If you’ve ever considered volunteering at your local fire department and currently live in or near Shenandoah, the Shenandoah Fire Department would like to talk to you.
On Saturday, June 3, from noon to 3 p.m., the Shenandoah firefighters will hold an open house at the Shenandoah Fire Station, 400 W. Sheridan Ave. During the open house, firefighters will be available to visit with anyone interested in joining the department to answer questions. They will also display their fire gear and explain what the different equipment on the trucks are used for at a fire, car wreck or other emergency situation.
Volunteer firefighters are not only called to help at the scene of a fire but also to assist at car accidents, during severe weather and hazmat calls where there is a gas or anhydrous leak. They are also called on to assist Emergency Medical Services. The department also has specialized equipment for basic water and grain bin rescues.
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If you are passionate about helping out your community, becoming a volunteer firefighter may be your calling.
Assistant Fire Chief Ken Swank said individuals go through a six-month probation period before being voted on the department to ensure it is a good fit for both sides. During the probationary period, a person interested in being a volunteer firefighter would be paired with a mentor who would show them the ropes, familiarize them with the tools on the trucks and assist them at the fire scene. Those individuals are also encouraged to stop down at the fire station and work with the drivers on duty.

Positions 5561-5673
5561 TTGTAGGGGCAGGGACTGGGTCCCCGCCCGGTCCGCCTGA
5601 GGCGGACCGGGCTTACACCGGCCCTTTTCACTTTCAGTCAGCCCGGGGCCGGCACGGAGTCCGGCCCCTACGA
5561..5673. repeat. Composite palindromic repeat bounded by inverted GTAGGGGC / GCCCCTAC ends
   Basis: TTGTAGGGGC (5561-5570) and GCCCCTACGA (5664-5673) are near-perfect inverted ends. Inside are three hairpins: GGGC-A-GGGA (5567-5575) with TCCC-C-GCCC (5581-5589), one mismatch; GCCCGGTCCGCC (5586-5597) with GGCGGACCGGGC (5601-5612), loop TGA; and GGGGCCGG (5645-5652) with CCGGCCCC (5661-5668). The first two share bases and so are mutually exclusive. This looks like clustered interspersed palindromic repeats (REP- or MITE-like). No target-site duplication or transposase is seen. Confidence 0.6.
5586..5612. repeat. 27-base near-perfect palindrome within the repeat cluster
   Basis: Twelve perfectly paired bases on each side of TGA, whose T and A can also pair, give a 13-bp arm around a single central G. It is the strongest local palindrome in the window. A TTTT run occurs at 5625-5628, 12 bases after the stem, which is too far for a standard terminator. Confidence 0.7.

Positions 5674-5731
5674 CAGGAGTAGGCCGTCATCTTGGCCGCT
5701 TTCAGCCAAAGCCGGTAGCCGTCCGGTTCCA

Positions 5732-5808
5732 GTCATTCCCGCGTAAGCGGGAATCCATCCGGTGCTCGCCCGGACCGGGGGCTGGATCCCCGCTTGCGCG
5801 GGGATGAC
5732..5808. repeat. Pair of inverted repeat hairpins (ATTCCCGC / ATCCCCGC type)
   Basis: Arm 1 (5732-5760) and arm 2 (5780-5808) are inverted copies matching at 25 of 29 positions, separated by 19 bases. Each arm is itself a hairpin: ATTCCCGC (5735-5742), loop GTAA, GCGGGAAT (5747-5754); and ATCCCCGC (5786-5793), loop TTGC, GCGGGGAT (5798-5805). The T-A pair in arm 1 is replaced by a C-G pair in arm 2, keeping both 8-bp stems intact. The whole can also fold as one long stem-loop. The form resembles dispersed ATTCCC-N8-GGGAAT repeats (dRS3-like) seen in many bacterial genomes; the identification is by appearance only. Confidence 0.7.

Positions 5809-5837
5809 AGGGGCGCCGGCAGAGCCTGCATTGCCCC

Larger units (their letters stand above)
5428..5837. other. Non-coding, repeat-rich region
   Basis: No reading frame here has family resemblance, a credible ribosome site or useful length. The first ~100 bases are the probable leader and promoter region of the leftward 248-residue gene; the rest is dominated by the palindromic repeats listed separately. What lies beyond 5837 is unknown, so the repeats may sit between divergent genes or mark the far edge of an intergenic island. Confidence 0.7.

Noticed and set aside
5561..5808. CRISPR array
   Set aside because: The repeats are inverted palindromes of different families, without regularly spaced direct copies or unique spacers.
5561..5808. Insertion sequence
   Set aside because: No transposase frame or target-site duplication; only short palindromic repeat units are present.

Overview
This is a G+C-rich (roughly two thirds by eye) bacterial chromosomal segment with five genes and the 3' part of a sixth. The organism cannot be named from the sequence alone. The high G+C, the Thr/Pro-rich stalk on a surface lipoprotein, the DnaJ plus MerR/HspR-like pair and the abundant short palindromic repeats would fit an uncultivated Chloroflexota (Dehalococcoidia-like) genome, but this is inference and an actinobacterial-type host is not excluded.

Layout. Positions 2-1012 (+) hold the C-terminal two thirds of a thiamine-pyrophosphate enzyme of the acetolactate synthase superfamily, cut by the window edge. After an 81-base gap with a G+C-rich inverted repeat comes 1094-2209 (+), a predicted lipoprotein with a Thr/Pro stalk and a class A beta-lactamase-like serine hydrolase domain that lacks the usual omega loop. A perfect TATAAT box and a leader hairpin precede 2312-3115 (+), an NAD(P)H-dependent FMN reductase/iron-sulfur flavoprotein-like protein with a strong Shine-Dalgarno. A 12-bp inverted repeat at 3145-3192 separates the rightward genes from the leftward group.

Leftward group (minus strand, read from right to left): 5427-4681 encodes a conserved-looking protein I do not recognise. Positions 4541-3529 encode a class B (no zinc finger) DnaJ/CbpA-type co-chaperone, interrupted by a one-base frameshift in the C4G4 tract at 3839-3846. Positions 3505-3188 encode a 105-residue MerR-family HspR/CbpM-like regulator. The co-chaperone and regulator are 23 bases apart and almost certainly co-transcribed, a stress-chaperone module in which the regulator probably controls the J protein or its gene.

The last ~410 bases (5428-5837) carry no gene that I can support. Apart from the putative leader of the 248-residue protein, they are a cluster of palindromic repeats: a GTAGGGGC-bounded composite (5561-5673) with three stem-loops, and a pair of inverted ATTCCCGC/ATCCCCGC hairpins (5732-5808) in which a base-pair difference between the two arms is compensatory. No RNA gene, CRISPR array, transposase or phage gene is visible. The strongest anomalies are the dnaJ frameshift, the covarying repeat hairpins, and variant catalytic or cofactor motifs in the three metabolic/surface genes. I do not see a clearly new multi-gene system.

After the probationary period, if a person is voted onto the department, Swank said that person would need to take the Firefighter One training at some point, but it does not have to be completed immediately. He said the course is required before a firefighter can enter a burning structure.
Until a firefighter completes the Firefighter One course, Swank and firefighter Tom Holben said there are plenty of jobs for everyone to do at the scene besides going inside the structure. He said the firefighters could run the dump tank, hook up hoses to hydrants, run the hoses and obtain tools from the truck.
The same thing applies at the scene of an accident. Swank said if someone is uncomfortable with the sight of blood, for example, those individuals can assist with traffic control.
“One thing, we’re not ever going to put anybody into a dangerous situation where they’re not comfortable,” said firefighter Todd Maher.
In retrospect, firefighters need to know when to speak up if uncomfortable with a situation so they don’t get hurt. Swank said firefighters also have opportunities to gain additional specialty training while on the department.
Members of the Shenandoah Fire Department say “life happens” and urge those interested in joining the department but have concerns about their work or home schedule to talk to them. He said the department would like an extensive roster because everyone has jobs and a family and is not expected to make it to every fire call.